What is graduate school?
A graduate program involves specialized knowledge and concentrated study in one area. In this respect it differs from undergraduate study, which introduces you to a wide range of subjects and gives you certain general intellectual skills—reading critically, writing clearly, and arguing persuasively.
A graduate program is generally more focused on a specified area of interest and on acquiring specialized skills to practice a profession or do advanced research. However, it does not merely entail an additional number of courses. It requires active participation in research and often professional practice programs as part of the curriculum. (Kidwell, 1999, p. 6) Graduate School and You
There are typically two paths sought after completion of a bachelor degree — master’s or doctoral programs. Which degree you seek depends on your career objective.
Master’s– A master’s degree will either give you the foundation for a doctoral program or provide a professional track which helps you specialize in a particular career area.
There are different types of master’s degrees, for example:
- MBA: Masters in Business Administration
- MSW: Masters in Social Work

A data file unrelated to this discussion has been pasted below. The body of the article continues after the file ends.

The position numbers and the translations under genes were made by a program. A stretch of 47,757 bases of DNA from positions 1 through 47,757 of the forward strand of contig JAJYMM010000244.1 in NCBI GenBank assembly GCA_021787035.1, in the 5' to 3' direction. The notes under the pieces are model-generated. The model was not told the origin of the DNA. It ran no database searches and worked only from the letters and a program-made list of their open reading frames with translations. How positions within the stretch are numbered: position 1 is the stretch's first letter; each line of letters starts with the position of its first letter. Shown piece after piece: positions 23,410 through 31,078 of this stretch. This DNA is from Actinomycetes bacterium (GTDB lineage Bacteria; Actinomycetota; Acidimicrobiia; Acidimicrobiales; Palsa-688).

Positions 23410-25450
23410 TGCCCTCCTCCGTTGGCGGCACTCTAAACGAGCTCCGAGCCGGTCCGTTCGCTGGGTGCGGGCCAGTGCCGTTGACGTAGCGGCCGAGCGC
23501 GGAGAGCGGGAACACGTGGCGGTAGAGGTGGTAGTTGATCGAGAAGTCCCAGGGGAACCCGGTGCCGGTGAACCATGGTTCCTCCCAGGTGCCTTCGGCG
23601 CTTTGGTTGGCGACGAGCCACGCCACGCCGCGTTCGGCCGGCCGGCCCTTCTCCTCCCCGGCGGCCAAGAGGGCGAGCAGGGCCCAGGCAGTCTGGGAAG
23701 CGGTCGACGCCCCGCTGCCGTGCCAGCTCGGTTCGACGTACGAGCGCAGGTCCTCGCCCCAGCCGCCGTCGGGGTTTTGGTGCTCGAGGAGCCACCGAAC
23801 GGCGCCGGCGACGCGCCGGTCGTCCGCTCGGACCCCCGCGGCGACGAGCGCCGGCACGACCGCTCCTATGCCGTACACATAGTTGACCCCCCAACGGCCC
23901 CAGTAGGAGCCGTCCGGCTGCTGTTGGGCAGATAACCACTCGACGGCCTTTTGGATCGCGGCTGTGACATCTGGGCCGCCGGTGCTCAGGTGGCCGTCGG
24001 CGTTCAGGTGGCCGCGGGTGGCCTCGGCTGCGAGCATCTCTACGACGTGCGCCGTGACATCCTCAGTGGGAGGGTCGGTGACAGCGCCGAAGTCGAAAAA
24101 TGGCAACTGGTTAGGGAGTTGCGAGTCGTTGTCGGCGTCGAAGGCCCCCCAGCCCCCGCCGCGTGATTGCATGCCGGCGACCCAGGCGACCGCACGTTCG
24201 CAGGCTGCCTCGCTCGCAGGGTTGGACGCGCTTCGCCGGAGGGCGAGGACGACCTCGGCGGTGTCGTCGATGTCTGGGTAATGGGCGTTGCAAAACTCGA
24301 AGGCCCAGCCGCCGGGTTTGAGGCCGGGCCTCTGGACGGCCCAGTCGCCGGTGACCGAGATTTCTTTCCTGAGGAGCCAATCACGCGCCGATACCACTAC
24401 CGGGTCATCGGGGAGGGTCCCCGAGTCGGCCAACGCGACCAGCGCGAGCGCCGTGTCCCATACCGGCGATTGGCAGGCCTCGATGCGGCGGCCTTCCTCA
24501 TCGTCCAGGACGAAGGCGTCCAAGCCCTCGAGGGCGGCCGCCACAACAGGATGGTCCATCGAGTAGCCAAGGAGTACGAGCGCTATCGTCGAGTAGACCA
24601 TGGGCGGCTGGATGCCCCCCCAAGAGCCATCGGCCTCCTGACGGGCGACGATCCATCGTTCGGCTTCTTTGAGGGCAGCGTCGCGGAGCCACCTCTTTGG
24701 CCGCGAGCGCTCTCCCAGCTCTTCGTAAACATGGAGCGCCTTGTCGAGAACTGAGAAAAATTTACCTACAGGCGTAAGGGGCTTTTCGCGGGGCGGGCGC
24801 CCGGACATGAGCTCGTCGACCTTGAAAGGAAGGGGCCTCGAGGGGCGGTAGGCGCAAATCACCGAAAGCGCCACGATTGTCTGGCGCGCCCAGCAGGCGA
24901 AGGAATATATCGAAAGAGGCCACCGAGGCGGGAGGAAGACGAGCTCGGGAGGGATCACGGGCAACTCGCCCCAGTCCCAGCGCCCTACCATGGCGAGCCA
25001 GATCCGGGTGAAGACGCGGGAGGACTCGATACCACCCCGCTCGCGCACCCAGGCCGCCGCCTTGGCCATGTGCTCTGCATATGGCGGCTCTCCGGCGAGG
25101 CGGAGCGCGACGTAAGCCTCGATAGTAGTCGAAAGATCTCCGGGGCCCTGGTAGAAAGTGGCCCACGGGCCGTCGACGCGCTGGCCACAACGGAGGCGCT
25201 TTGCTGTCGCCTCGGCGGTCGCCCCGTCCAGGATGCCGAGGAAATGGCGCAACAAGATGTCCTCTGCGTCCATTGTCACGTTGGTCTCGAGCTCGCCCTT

- MSEd: Masters in Education
- MLS: Masters in Liberal Studies
Doctorate– A doctoral degree is a highly specialized degree which assists individuals in specific career goal objectives. Many individuals obtain a doctoral degree to become professors, researchers or doctors (Medical, Dental, Veterinarian).
There are different types of doctoral degrees, for example:
- MD: Medical Doctor for medical practice.
- JD: Juris Doctor (Latin for Doctor of Jurisprudence) for law practice.
- Ph.D.: Doctor of Philosophy for researcher or college professors.
Graduate schools are very competitive and require a lot of organization and planning.
There are five main criteria schools consider for admittance:
- Undergraduate GPA (especially in your major)
- Bachelor degree in a related field of study
- GRE (or other standardize test) scores
- Letters of recommendation
- Your personal statement